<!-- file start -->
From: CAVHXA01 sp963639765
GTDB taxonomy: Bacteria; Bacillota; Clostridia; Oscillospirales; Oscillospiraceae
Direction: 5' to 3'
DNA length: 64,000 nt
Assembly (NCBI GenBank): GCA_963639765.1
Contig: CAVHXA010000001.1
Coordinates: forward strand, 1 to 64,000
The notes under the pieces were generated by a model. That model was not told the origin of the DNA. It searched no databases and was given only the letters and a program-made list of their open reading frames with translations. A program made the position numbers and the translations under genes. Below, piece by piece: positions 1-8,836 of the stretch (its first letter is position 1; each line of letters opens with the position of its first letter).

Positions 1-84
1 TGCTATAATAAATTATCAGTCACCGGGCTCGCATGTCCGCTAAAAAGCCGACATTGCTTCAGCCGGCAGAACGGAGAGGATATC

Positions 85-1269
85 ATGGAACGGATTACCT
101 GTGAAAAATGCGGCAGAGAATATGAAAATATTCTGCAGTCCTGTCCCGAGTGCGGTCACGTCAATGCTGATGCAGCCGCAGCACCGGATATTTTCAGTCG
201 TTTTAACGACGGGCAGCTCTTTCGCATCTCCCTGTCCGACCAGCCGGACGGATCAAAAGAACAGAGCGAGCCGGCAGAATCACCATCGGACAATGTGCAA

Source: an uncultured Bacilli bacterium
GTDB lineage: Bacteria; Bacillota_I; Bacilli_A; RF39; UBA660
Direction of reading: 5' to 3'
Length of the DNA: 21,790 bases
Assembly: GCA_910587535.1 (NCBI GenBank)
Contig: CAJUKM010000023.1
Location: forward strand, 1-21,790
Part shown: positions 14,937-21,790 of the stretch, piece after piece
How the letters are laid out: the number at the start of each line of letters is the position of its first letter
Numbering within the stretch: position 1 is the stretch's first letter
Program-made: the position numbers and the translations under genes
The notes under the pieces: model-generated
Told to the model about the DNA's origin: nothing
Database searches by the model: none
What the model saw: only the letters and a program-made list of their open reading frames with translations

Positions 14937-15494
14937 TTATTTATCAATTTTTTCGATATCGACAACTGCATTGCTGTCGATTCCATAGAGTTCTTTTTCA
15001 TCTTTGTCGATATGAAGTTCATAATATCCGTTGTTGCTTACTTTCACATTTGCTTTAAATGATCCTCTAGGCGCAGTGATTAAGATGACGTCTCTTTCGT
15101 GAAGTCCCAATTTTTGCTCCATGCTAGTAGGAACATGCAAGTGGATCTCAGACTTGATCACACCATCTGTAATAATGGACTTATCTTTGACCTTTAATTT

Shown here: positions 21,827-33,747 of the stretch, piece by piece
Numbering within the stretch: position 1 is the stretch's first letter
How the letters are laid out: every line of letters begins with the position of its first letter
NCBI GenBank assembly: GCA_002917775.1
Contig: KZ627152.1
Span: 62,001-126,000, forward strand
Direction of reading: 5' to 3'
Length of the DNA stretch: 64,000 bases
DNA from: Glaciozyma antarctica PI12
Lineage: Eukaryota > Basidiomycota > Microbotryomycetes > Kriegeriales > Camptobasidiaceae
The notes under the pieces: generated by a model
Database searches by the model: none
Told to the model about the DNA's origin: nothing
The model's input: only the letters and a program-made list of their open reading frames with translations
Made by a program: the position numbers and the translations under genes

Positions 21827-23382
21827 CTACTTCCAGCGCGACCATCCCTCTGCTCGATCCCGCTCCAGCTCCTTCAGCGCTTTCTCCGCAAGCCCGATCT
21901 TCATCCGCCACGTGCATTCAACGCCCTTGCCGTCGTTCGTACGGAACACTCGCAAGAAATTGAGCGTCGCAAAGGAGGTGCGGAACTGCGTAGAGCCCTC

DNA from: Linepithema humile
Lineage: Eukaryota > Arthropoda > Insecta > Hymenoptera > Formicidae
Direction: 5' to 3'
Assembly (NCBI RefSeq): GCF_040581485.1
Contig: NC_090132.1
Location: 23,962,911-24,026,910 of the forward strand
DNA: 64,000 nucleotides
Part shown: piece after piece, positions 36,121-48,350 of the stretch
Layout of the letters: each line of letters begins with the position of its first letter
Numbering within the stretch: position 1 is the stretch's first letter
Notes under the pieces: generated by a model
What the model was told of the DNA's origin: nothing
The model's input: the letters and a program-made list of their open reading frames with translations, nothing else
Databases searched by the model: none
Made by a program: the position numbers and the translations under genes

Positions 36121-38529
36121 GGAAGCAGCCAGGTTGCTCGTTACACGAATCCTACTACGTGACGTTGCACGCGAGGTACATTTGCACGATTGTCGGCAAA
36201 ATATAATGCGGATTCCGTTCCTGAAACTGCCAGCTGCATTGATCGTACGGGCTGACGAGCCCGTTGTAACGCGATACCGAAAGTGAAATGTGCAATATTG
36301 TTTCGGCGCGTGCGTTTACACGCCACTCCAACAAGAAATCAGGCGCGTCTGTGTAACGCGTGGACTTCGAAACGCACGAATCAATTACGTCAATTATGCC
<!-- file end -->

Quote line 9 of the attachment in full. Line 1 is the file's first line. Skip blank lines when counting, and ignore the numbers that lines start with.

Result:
Positions 1-84